• Johanna Ziegler

Don't Worry, We're All in the Same Boat

Updated: May 17

by Johanna Ziegler

Almost 90% of the worldwide student population is out of school according to recent reports from the United Nations Educational, Scientific and Cultural Organization. In other words, more than 1.5 billion students across the planet have been sent home because of concerns over the coronavirus pandemic. In the United States alone, at least 124,000 public and private schools have closed down and sent home over 55 million students. With so many students at home for an undetermined amount of time, most schools have opted to switch to online classes. But learning to essentially homeschool oneself presents a unique array of challenges and perks.

Minarets AP US History Class on Zoom

For Minarets, school life now heavily revolves around weekly Zoom meetings (an online video chatting service) and a constant monitoring of PowerSchool and Gmail. Lilly Kier, a junior at Minarets, explains the transition from a normal high school routine to online homeschooling, saying, “[I have] to check Powerschool more frequently, understand how to use Zoom, and communicate more efficiently.” For Minarets, a tech-reliant school in which a majority of class assignments are normally completed online anyways, the transition has been somewhat smooth. But, Kier says, there have been frequent “technical difficulties and miscommunication” between teachers and students which complicates the learning process.

Other high schools are transitioning the same way. Juliette Colunga, a junior at Buchanan High School in Clovis, explains her switch from high school to homeschool, and it strikes a similar chord as that of Minarets. “Teachers have been using Zoom for lectures and Google Classroom to post assignments...it doesn’t take much to adjust to the style since a lot of the work is already done using Google Classroom and the Google Suite.”

Genevieve Saldaña, a junior at Roosevelt High School in Fresno, agreed with Colunga’s assessment of the situation, saying, “[Roosevelt students] are given assignments on Google Classroom, College Board, and Khan Academy to help improve our grades and keep our minds ready and developing.” In addition, both Roosevelt and Minarets have started food distribution programs during this period of quarantine. As Saldaña explains it, these school programs especially help “families who can’t afford to feed their kids at home due to a lack of money or job income.”

But even with these positive efforts in place, Saldaña says this homeschool version of high school has been challenging, especially now that there is a lack of “face to face interaction.” Saldaña, enrolled in the Roosevelt School of Arts as a dancer, says, “My dance classes and choreography are in jeopardy.”

These feelings of loss over certain classes that can’t be done online are happening at the college level too. Greta Ziegler, a freshman majoring in Pre-Pharmacy at North Dakota State University, is primarily enrolled in science courses that require in-person lab classes. Ziegler explains the challenge of continuing these types of classes online. “I’m unable to do any lab work so for my future career, that’s just less time to gain experience in the lab,” she says. “I’ll have to adjust more quickly for doing more advanced lab practices.”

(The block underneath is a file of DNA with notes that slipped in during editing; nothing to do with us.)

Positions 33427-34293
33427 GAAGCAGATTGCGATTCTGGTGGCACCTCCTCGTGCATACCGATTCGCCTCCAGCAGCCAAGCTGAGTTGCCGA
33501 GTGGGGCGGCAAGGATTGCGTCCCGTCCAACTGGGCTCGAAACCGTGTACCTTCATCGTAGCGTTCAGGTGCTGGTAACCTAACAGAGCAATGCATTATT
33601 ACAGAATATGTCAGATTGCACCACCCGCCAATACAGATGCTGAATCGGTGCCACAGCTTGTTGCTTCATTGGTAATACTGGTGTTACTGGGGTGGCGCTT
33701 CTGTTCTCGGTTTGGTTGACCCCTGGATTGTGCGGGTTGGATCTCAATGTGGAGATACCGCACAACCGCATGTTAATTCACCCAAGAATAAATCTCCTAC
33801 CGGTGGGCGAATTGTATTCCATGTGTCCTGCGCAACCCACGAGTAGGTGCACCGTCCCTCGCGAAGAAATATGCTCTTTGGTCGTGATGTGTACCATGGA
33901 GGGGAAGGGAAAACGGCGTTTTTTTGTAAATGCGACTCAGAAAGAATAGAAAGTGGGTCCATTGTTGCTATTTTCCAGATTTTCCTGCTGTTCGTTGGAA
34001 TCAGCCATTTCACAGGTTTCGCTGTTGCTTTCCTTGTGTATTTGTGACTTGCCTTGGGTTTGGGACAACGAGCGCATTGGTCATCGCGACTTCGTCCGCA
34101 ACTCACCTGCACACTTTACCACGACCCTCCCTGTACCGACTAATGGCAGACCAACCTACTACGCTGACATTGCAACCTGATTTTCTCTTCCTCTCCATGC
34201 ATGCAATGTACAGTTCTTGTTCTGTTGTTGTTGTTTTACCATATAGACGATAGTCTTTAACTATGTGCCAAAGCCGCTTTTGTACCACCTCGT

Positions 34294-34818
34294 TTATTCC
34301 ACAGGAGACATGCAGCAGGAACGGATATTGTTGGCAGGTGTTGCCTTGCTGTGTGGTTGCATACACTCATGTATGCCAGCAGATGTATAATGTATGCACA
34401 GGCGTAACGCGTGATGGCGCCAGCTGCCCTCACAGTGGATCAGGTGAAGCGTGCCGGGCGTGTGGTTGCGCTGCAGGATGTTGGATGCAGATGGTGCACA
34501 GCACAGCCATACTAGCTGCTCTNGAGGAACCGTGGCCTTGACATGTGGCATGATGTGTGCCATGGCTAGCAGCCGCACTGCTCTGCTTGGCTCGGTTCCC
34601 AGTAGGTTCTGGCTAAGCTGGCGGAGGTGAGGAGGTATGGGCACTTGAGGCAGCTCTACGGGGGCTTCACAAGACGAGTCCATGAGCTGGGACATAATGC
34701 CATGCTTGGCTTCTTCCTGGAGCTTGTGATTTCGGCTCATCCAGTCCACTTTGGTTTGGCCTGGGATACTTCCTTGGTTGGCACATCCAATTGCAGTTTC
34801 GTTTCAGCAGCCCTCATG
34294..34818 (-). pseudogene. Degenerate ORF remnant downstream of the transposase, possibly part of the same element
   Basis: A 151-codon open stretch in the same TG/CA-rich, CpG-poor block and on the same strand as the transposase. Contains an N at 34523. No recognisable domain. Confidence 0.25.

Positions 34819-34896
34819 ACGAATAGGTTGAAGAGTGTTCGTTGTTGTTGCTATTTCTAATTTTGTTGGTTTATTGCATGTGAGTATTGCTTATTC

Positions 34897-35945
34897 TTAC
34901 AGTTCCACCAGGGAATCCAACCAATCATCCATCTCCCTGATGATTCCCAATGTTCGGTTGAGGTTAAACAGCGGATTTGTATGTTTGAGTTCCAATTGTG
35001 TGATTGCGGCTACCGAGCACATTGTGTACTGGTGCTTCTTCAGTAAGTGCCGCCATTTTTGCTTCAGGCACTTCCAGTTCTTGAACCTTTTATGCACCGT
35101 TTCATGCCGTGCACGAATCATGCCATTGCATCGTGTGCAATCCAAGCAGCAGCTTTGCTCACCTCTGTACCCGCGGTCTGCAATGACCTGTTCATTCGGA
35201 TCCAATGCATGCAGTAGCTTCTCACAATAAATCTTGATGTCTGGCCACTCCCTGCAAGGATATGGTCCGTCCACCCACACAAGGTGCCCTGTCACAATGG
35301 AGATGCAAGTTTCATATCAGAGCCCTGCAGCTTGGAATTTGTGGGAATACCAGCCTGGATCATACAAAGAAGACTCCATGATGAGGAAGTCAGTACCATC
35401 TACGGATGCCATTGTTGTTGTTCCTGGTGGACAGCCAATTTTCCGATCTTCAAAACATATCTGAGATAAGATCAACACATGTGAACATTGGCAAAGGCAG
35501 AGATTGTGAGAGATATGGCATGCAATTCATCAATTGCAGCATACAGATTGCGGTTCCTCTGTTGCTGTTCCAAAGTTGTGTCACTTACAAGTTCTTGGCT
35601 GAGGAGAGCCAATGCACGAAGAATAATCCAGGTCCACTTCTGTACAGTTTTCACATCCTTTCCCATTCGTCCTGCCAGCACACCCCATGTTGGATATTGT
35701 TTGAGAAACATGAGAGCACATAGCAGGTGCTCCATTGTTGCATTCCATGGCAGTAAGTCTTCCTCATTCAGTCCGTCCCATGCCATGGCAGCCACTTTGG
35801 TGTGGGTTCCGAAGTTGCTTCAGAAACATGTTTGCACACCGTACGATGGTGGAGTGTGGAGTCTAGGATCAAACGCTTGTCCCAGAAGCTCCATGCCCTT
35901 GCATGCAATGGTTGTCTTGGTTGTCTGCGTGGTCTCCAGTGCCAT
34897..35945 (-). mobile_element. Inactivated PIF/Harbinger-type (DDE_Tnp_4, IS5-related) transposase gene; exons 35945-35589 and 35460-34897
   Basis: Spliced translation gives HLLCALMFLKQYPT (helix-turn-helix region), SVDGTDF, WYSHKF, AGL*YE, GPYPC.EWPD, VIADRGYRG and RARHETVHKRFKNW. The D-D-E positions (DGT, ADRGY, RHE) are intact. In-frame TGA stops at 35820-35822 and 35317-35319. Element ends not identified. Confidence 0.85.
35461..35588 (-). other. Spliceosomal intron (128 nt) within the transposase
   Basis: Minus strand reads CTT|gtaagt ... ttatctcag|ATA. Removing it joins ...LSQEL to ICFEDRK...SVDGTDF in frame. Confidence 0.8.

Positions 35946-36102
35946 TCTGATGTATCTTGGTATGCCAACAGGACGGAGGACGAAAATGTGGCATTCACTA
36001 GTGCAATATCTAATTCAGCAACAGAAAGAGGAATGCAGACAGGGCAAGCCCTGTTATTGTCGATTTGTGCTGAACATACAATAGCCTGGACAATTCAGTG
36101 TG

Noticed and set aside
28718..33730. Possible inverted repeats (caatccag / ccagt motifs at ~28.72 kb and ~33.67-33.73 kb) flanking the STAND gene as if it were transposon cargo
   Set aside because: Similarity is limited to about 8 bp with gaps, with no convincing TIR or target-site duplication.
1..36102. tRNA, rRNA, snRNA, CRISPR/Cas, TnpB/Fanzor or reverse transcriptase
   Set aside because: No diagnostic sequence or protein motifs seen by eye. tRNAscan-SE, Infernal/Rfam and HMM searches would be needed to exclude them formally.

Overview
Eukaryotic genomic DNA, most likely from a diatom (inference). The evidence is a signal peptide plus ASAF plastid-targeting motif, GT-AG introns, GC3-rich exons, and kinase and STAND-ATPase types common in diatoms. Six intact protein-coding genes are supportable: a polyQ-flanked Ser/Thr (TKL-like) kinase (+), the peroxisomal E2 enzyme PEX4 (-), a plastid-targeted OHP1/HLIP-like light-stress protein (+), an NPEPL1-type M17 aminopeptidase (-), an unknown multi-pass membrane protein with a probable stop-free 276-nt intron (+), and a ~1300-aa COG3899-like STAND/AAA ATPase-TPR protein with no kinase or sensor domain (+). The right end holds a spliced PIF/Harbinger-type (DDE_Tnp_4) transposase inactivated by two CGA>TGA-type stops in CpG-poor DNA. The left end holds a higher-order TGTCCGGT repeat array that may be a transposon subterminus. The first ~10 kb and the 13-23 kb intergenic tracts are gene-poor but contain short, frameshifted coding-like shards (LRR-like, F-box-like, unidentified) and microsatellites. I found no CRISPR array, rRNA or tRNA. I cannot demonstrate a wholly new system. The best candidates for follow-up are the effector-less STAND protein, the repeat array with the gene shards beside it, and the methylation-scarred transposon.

The new workload is also causing much heartburn for students. Colunga says, “I like that I can move at my own pace…[but] some teachers seem to think we have nothing to do at all and no other classes and [they've] heaped us up with assignments.” According to Ziegler, “I’ve had to reorganize my day, and I’ve had to create a new schedule that accounts for the heavier workload that I have now that it’s all online.”

History teacher Robert Kelly shares his screen to teach students over Zoom

No matter what type of high school or college one attends, no matter what state one lives in, billions of us are going through the same ordeal. Most students are having to switch to online classes, deal with the heavier workload, and the growing impatience of not being able to interact with their friends on a daily basis. But take comfort in this: we’re all in the same boat. And struggling through these uncertain times together is better than struggling through alone.

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The Chawanakee Unified School District prohibits discrimination, intimidation, harassment (including sexual harassment) or bullying based on a person’s actual or perceived age, ancestry, color, disability, ethnicity, gender, gender expression, gender identity, genetic information, immigration status, marital status, medical information, national origin, parental status, pregnancy status, race, religion, sex, sexual orientation, or association with a person or group with one or more of these actual or perceived characteristics.  

For questions or complaints, contact Daniel Ching, Ph.D, Principal, 45077 Rd 225, O’Neals, CA 93645; 559-868-8689, dching@mychawanakee.org or Equity Officer and Title II, Title V, and Title IX Compliance Officer: Margaret Ameel, Ph.D., Director, Human Resources/Special Projects, 26065 Outback Industrial Way, O’Neals, CA 93645 or P.O. Box 400 North Fork, CA  93643, (559) 877-6209, mameel@mychawanakee.org

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